But by then, the split that started between the Democrats and many of their white southern counterparts — who hated Truman's 1948 desegregation order and the Democrats' subsequent support of the civil rights movement — had widened into a figurative Grand Canyon.

The capstone of that Democrat-driven bid for progress was probably when Johnson undertook his Great Society initiative – an effort that led to the Voting Rights Act, the Civil Rights Act, and Johnson’s own prophetic suspicion that his actions on behalf of black Americans delivered the Southern states as a voting bloc into the hands of Republicans for years to come.

The Dixiecrats — those disaffected Democrats who bolted to the Republican party in 1964 — were centraal to the success of Richard Nixon's “southern strategy” in 1968, and formed the nucleus of what would ultimately become the modern GOP.

The problem many black Americans have with the GOP is largely a contemporary one, and it explains, to some extent, the allergic reaction blacks have toward the Republicans.

Let's count the ways: There's the lingering bad taste of the 2000 “hanging chad” election, and the persistent belief among many black voters that the results were somehow rigged, invalidating their votes.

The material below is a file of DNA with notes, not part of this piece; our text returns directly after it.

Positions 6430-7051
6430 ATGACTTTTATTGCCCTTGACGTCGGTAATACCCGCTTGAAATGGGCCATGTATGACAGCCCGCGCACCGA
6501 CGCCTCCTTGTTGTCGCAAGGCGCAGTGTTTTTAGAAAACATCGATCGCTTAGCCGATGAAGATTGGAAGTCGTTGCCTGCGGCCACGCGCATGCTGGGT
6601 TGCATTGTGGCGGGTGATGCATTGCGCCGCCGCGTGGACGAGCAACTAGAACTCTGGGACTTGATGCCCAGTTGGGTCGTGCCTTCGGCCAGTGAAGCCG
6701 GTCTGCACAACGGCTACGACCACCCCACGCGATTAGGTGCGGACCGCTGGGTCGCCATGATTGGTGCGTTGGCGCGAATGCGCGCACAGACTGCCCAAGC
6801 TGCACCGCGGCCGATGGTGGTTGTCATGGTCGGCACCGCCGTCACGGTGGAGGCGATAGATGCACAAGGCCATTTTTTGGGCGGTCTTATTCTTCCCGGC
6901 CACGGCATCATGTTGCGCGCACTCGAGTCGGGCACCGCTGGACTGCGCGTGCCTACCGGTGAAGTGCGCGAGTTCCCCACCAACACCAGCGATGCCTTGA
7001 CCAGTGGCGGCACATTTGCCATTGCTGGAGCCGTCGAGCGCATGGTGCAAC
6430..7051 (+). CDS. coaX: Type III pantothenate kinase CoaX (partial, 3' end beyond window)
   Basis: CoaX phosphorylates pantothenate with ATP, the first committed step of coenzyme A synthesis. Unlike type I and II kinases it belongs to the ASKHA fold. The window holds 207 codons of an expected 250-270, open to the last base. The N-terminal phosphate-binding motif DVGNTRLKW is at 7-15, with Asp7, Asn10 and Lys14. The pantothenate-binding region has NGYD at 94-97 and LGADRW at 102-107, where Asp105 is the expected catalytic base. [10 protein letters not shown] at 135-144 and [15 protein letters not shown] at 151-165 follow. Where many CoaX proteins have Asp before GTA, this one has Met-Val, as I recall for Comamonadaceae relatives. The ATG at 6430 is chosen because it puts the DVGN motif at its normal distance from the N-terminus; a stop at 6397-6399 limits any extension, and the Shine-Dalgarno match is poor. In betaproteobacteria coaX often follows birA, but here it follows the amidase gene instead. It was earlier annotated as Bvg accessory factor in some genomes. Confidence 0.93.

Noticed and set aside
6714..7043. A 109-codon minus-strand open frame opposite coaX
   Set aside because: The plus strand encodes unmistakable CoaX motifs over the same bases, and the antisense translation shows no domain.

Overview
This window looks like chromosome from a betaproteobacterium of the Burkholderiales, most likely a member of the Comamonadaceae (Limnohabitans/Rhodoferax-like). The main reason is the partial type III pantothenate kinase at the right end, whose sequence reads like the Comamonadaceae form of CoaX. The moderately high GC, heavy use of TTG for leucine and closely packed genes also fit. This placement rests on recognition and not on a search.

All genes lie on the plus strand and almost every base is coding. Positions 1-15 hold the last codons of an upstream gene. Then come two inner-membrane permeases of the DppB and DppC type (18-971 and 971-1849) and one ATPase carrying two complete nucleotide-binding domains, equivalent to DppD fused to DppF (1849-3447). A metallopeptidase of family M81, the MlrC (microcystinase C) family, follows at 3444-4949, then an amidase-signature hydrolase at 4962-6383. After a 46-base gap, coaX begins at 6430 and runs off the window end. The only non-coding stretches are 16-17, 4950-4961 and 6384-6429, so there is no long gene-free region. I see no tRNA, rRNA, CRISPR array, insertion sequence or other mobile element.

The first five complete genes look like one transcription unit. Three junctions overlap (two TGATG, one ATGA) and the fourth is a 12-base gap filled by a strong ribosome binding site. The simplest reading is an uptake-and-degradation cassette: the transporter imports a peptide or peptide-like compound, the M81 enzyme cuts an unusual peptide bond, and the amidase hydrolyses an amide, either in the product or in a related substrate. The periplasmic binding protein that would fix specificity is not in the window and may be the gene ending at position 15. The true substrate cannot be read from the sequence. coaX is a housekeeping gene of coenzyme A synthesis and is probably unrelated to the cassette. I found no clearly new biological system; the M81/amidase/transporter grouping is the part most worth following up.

Then there's Bush's nomination of Judge Charles Pickering to the Court of Appeals for the Fifth Circuit, despite Pickering's less-than-stellar record on civil rights decisions. Pickering criticized the “one-person, one-vote” principle recognized by the Supreme Court and tried to limit remedies provided by the 1965 Voting Rights Act.

Apparently indifferent to minority concerns, Bush installed Pickering on the federal bench in January 2004 as a recess appointment, bypassing the routine Senate confirmation process.

In January 2003, on what would have been Rev. Dr. Martin Luther King's 74th birthday, Bush condemned the admissions system at the University of Michigan, which used race as only one of several factors to determine qualification for admission, as “divisive, unfair and impossible to square with the Constitution.” Rep. John Conyers, leader of the Congressional Black Caucus, called the president's position “yet another slap in the face of African-American and minority leaders across the country.”

And in July 2004, in an action fraught with deep symbolism, Bush rebuffed the NAACP’s invitation to speak before its national convention, becoming the first sitting president since Warren G. Harding to refuse to address the convention. Bush chose instead to speak before the National Urban League convention – apparently oblivious to the fact that many members of the one organization also belong to the other.

The chafing was perhaps symbolized in August 2004, Nadia Naffe, a black former field director for the Republican Party, filed a federal lawsuit accusing the Florida GOP of racial discrimination, saying she was fired after complaining about being “race-matched,” or assigned to work only with black organizations.

Naffe's lawsuit alleges she was threatened by Republican Party officials and subjected to stereotypical comments by the staff.